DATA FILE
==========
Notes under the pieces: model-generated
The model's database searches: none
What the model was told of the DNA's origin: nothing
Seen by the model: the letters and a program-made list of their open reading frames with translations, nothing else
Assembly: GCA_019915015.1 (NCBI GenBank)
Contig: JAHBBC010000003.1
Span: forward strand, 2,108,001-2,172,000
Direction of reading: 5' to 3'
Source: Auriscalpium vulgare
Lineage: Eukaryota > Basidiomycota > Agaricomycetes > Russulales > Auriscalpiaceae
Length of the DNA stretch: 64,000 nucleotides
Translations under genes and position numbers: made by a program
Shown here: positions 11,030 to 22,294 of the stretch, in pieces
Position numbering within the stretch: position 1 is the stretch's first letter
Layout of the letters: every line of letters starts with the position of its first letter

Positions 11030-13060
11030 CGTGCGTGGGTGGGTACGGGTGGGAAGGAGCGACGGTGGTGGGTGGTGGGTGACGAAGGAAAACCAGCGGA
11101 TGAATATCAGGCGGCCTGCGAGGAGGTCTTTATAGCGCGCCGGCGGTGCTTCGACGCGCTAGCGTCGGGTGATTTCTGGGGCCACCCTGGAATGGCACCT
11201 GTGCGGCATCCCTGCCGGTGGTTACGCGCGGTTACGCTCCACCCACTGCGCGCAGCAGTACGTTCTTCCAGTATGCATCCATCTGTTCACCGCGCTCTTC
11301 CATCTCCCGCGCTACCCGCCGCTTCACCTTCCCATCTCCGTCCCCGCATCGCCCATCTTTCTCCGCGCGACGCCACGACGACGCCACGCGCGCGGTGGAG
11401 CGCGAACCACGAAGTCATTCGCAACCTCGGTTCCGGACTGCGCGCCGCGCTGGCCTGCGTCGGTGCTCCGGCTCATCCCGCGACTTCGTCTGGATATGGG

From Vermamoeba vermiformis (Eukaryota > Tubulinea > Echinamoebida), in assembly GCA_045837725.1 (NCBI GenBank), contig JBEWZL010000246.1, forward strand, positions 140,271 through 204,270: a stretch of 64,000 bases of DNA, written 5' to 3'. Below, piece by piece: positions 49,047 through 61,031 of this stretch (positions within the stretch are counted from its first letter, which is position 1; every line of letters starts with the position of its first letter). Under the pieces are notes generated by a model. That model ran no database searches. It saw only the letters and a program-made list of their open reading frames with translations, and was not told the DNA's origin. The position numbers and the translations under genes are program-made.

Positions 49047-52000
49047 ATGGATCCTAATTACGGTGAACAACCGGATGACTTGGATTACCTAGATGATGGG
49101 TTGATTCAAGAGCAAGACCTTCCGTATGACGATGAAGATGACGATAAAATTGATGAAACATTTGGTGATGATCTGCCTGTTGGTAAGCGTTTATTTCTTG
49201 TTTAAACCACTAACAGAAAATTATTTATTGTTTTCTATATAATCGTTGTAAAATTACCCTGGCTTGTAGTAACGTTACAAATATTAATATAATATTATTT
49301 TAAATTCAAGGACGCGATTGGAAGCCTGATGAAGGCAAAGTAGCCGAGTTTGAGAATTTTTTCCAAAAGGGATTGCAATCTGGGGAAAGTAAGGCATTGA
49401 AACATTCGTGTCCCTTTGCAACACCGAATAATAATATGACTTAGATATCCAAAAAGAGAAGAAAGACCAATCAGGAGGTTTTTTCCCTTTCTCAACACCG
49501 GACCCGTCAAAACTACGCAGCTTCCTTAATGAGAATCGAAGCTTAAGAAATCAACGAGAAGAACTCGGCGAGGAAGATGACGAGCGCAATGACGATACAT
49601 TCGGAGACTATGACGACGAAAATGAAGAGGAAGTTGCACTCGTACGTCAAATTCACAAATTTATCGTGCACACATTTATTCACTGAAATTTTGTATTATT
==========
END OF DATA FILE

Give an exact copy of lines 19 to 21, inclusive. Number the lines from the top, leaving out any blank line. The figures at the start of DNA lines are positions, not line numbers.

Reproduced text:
11201 GTGCGGCATCCCTGCCGGTGGTTACGCGCGGTTACGCTCCACCCACTGCGCGCAGCAGTACGTTCTTCCAGTATGCATCCATCTGTTCACCGCGCTCTTC
11301 CATCTCCCGCGCTACCCGCCGCTTCACCTTCCCATCTCCGTCCCCGCATCGCCCATCTTTCTCCGCGCGACGCCACGACGACGCCACGCGCGCGGTGGAG
11401 CGCGAACCACGAAGTCATTCGCAACCTCGGTTCCGGACTGCGCGCCGCGCTGGCCTGCGTCGGTGCTCCGGCTCATCCCGCGACTTCGTCTGGATATGGG